By around '93 up until I got sick in the late '90s, we would tour the country in a shitty van every single week, 4-5 days a week non stop. Not many unsigned East Coast hardcore bands we’re doing that kinda touring at the time. Maybe a good 10-15 bands or less? We gradually got to the point where we were packing out shows the more we would tour and return to certain cities/towns. It’s what you have to do in order to develop a strong following. The people appreciate that. It becomes like family amongst the audience and the band. Especially in those days when there was no internet to spread the word the way we can now.
We busted our asses flyering up the record shops, the clubs, posting up the city walls at night with a mop and glue in a bucket, and then getting arrested for it. We had mailing lists and constantly sent out newsletters in envelopes to people all over the country. We did all of that shit and toured as much as we could. It all paid off with the return thanks of our fans and followers. Kids were coming out strong to the shows!
It helped us get signed Too Damn Hype Records for our debut full-length, Happiness Without Peace. Century Media Records liked it and brought out the album from TDH and we instantly got hooked up with the Misfits' return tour for 4 months in Europe. From there, we never left and went straight on tour with our brothers Rykers from Germany for another month or so. We got home from there and we left for Japan. We developed a great relationship with our overseas people because we did so much touring out there.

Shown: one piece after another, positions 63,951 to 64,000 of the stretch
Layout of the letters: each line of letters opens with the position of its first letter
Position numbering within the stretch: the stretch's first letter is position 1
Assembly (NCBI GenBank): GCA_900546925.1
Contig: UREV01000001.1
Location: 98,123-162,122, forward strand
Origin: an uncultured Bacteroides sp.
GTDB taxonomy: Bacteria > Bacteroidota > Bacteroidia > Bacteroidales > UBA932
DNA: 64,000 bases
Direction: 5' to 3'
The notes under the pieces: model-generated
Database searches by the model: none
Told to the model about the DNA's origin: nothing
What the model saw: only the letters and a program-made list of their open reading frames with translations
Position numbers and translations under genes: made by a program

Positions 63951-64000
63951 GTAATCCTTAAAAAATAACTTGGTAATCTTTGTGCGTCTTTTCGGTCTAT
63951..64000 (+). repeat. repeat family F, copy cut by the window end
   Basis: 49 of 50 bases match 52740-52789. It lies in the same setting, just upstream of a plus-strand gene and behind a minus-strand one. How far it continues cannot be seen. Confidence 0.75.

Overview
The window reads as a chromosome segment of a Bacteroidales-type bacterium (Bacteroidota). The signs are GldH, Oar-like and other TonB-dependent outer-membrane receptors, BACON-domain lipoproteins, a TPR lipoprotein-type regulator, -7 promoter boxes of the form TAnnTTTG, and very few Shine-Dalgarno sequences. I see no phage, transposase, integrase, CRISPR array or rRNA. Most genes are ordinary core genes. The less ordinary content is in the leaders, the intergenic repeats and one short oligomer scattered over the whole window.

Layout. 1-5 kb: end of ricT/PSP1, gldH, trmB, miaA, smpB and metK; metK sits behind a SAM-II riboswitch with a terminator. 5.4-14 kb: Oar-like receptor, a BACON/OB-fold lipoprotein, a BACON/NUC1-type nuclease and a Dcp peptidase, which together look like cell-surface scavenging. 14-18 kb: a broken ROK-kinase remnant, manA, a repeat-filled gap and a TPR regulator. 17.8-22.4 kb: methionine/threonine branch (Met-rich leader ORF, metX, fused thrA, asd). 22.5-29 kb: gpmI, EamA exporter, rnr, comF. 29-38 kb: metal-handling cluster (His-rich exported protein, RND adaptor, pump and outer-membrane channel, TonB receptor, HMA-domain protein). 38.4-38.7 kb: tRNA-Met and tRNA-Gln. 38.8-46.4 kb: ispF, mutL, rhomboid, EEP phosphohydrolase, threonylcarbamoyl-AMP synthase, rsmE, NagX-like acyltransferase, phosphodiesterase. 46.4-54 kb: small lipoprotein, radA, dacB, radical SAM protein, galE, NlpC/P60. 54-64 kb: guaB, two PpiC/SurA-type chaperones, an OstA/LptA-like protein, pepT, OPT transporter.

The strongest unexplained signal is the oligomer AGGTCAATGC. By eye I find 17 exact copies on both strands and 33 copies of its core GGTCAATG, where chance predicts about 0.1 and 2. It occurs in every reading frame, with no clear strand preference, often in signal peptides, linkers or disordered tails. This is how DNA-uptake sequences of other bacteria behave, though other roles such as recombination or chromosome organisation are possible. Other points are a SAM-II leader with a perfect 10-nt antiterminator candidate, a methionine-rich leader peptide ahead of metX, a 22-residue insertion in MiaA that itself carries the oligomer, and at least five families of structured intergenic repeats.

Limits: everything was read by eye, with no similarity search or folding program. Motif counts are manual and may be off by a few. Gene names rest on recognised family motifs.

Again, people appreciate that kind of work ethic, and at the time, not many US hardcore bands went out on tours for those long runs at the time, so it was greatly appreciated even more than in the States because they just didn’t see it as much. So, yeah, I feel we gained a lot of that love and friendship from overseas for making those efforts so early on in a time when it was more scarce to see a NYHC band at the time of no internet relations. It was more personal, in a way, I guess.
Tell me about your cancer diagnosis and how you found out you had it.
When Subzero got home from Japan, I joined Skarhead as a second band and began a US tour with them, Hatebreed, Earth Crisis, and Madball. While out there, I was experiencing horrible pains in my legs which gradually spread throughout my body during the tour until the point where I blacked out and collapsed in torturous pain. I witerally screaming in pain. I hit the ground and blacked out in St. Louis. [Skarhead guitarist] Mitts [Brian Daniels] rushed me to the hospital and the band waited for a couple of days until I was diagnosed with cancer. It had apparently was already spreading the entire time I was in Europe.
So, by this time, it was already throughout my whole body. I flew back to New York and started my 5-year regiment. 5 days a week for 5 years straight I was on an array of different doses of chemo along with a bone marrow transplant, sessions of bone marrow biopsies, brain radiation, spinal taps, blood transfusions, and the entire works. I was a corpse. I had A.L.L (Acute Lymphoblastic Leukemia), which as type of cancer usually get, and as you get older, your chances of living are slimmer.